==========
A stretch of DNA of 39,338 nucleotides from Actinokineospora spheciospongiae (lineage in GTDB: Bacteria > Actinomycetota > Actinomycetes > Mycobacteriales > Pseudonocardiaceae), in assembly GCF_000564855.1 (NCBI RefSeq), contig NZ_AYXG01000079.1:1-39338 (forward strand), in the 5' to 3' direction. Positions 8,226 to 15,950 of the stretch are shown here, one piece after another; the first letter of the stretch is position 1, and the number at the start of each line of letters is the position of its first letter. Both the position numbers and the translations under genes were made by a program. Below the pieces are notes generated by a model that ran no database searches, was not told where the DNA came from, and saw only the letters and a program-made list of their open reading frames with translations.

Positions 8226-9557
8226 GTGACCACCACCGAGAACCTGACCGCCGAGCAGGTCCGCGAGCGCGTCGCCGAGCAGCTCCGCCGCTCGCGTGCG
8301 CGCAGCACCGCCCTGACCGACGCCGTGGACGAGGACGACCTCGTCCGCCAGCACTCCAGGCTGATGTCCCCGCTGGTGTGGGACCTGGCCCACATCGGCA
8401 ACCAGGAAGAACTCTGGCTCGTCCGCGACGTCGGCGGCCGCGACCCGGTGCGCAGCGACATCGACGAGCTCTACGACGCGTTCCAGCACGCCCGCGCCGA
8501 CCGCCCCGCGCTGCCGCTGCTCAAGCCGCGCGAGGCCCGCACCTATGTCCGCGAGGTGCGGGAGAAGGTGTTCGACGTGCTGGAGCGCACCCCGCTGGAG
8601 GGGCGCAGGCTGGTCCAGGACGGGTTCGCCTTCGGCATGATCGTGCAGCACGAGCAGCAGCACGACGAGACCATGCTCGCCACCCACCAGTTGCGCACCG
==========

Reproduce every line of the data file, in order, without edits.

A stretch of DNA of 39,338 nucleotides from Actinokineospora spheciospongiae (lineage in GTDB: Bacteria > Actinomycetota > Actinomycetes > Mycobacteriales > Pseudonocardiaceae), in assembly GCF_000564855.1 (NCBI RefSeq), contig NZ_AYXG01000079.1:1-39338 (forward strand), in the 5' to 3' direction. Positions 8,226 to 15,950 of the stretch are shown here, one piece after another; the first letter of the stretch is position 1, and the number at the start of each line of letters is the position of its first letter. Both the position numbers and the translations under genes were made by a program. Below the pieces are notes generated by a model that ran no database searches, was not told where the DNA came from, and saw only the letters and a program-made list of their open reading frames with translations.

Positions 8226-9557
8226 GTGACCACCACCGAGAACCTGACCGCCGAGCAGGTCCGCGAGCGCGTCGCCGAGCAGCTCCGCCGCTCGCGTGCG
8301 CGCAGCACCGCCCTGACCGACGCCGTGGACGAGGACGACCTCGTCCGCCAGCACTCCAGGCTGATGTCCCCGCTGGTGTGGGACCTGGCCCACATCGGCA
8401 ACCAGGAAGAACTCTGGCTCGTCCGCGACGTCGGCGGCCGCGACCCGGTGCGCAGCGACATCGACGAGCTCTACGACGCGTTCCAGCACGCCCGCGCCGA
8501 CCGCCCCGCGCTGCCGCTGCTCAAGCCGCGCGAGGCCCGCACCTATGTCCGCGAGGTGCGGGAGAAGGTGTTCGACGTGCTGGAGCGCACCCCGCTGGAG
8601 GGGCGCAGGCTGGTCCAGGACGGGTTCGCCTTCGGCATGATCGTGCAGCACGAGCAGCAGCACGACGAGACCATGCTCGCCACCCACCAGTTGCGCACCG